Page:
Graded on a Curve:
Def Leppard,
Pyromania

I see no reason to mince words; I have never had the slightest interest in, or liking for, the English hair metal band Def Leppard. Okay, so that’s a lie. I was a mite bit intrigued when they came into possession of a one-armed drummer. There is no way not to like a band, if only a little, that has a one-armed drummer.

That said, hearing them on the radio has always put me in mind of the immortal words of the poet Oliver Wendell Holmes. To whit, “Silence like a poultice comes to heal the blows of sound.” But you can’t go your whole life avoiding Def Leppard’s blows of sound, although I’m not sure why. I’ve done quite nicely turning the radio dial whenever I heard the approach of “Pour Some Sugar on Me,” and I’m in fine fettle. My life free of Def Leppard is, as one poet or another put it, an ode to joy. But I am also a music critic, of sorts, and therefore obliged to nosh, with mine ears, the occasional bad oyster. So I have girded my loins, and here, Def Leppard, I come.

While Def Leppard is considered part of first wave of the New Wave of British Heavy Metal, what they sound like to yours truly is the second coming of REO Speedwagon. Then again, I’ve never understood the whole NWOBHM thing. Call me a snob, but I want nothing to do with a club that counts Iron Maiden as one of its members. Iron Maiden is not a rock band; it is a particularly stupid rhinoceros.

It was 1983’s Pyromania that turned Def Leppard into superstars, so it’s as good a Def Lep record as any to write about. First, the good news. Opener “Rock! Rock! (Till You Drop)” has muscle, and even a touch of AC/DC in its DNA. Is it dumb? Sure. But hey, we can’t all be Foghat. And “Rock! Rock! (Till You Drop)” is followed by the compulsively listenable “Photograph,” which boasts a cool melody, a great chorus, and some neat guitar work by Steve Clark. The vocal harmonies are to die for as well. “Stagefright” is also reminiscent of AC/DC, although it lacks the in-your-face simplicity of Australia’s most wondrous beast this side of the kangaroo. But I like it nonetheless. I might even sing along, but a guy must have limits.

The trouble starts with “Too Late for Love,” a terrible tune that reminds me uncomfortably of classic Bad Company. The song is portentous, the vocal harmonies remind me of Journey, and I don’t dare glance at the lyric sheet lest I be, like Lot’s wife, immediately turned into a salt lick. And to make things worse, the song goes on and on and on. As for the awkwardly titled “Die Hard the Hunter,” it tries to sound deep, but you will in fact find it wallowing up to its neck in your local baby pool. When it finally kicks into gear it almost becomes bearable, but when I say almost I mean almost as in not quite. I like Clark’s guitar work, but not enough to make me ever want to hear the song again.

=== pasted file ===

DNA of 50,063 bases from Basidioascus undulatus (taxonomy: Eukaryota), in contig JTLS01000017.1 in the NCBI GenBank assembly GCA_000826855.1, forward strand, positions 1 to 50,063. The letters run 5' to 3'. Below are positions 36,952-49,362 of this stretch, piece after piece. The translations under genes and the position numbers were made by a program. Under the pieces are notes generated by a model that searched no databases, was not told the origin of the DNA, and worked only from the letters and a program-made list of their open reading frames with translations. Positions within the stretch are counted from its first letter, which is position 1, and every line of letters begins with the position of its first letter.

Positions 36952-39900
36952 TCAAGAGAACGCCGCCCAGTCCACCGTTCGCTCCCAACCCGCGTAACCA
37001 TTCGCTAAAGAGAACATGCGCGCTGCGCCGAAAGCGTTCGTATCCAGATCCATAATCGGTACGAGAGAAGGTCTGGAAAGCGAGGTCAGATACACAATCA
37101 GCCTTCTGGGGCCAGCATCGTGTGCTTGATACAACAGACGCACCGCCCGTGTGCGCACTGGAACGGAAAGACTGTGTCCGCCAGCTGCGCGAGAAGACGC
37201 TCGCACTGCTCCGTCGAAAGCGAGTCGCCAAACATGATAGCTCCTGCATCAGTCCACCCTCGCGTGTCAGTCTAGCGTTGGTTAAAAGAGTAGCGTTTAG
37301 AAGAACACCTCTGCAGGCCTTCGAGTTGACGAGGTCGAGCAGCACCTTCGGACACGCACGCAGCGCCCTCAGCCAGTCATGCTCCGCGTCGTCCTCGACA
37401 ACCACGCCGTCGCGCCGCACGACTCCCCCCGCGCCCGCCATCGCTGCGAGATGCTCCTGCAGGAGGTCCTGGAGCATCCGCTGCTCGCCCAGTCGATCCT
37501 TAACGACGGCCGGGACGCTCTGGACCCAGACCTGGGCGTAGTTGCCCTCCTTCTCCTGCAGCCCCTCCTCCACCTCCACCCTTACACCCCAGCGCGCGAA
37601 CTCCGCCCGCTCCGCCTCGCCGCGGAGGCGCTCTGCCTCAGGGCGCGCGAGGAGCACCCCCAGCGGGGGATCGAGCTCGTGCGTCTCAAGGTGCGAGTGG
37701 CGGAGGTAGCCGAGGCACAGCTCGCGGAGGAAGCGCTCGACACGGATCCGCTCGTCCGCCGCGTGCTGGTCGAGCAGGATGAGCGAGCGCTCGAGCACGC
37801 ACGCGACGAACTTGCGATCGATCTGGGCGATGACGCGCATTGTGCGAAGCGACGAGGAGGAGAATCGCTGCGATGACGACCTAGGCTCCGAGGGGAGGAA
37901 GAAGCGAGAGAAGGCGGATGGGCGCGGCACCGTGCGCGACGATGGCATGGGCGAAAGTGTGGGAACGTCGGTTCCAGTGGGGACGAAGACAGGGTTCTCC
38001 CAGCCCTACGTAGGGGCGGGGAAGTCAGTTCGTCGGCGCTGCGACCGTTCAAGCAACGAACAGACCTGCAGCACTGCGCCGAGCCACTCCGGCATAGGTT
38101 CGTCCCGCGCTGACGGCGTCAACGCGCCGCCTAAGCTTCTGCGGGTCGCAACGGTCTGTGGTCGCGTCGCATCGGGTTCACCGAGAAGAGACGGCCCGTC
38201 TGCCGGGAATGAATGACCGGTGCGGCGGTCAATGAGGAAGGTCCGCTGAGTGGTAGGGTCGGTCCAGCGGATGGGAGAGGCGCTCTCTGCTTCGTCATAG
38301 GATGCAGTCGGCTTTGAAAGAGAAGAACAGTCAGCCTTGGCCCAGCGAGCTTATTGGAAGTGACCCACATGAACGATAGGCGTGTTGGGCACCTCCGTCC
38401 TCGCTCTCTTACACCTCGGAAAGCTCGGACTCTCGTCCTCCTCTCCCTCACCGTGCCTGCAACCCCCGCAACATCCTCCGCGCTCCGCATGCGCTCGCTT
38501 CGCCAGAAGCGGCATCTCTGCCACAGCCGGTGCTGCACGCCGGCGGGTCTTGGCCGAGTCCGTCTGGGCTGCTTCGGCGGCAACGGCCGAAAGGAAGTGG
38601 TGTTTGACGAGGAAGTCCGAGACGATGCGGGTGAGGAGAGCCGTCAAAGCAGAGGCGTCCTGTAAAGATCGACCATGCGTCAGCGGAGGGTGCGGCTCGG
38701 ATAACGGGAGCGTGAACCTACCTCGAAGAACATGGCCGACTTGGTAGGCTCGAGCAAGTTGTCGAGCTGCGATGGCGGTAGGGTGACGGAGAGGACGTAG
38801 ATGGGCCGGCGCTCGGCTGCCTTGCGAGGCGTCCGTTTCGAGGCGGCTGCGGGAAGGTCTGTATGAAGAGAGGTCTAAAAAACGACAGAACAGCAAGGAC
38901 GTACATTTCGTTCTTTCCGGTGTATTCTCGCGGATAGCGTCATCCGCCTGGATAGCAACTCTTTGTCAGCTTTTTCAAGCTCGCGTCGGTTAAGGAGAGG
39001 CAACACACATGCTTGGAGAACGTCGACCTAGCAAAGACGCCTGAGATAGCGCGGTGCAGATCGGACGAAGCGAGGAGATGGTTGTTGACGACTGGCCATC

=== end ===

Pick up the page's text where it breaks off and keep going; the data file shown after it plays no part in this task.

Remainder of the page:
That’s side one. Side two features the insufferable power ballad “Foolin’,” on which the band sounds like it’s auditioning for a spot at the local Renaissance Faire. The chorus is sorta likeable, but this baby is precious beyond words and shows what horrible things can happen when a metal band attempts to show its warm and fuzzy side. As for “Rock of Ages,” it and the accompanying video demonstrate that the band actually possess a sense of humor, which is refreshing. Unfortunately, the song has a limp and is totally derivative. Meanwhile, “Comin’ Under Fire” clomps along like Foreigner on Thorazine. “Action! Not Words” is listenable, rushing by as it does like a red double-decker bus sailing past your bus stop. Caviar is mentioned, and it’s impossible to hate a song that broaches the issue of Russia’s finest. Unfortunately, LP closer “Billy’s Got a Gun” fails to deliver on its promise, and strikes me as a second-rate Bon Jovi tune.

Listening to Pyromania didn’t change my opinion of Def Leppard. Or at least much. I can no longer say they never recorded a song I like; I can listen to several of the album’s cuts with something like indulgence, if not pleasure. But this is pop rock, not metal, which I suspect accounts for Def Leppard’s enormous success. These guys are the anti-Motörhead, and the perfect band for people who like their metal all sweetened up. “Pour Some Sugar on Me” indeed. This isn’t hard rock; it’s overcooked spaghetti. But hey, if it’s spaghetti rock you craze, Pyromania is the one you want. Or 1987’s Hysteria, I don’t see as how it matters much. Me, I’ll take AC/DC any day. Or a band of kangaroos. I love kangaroos. Everybody loves kangaroos. Kangaroos rock.

GRADED ON A CURVE:
C-

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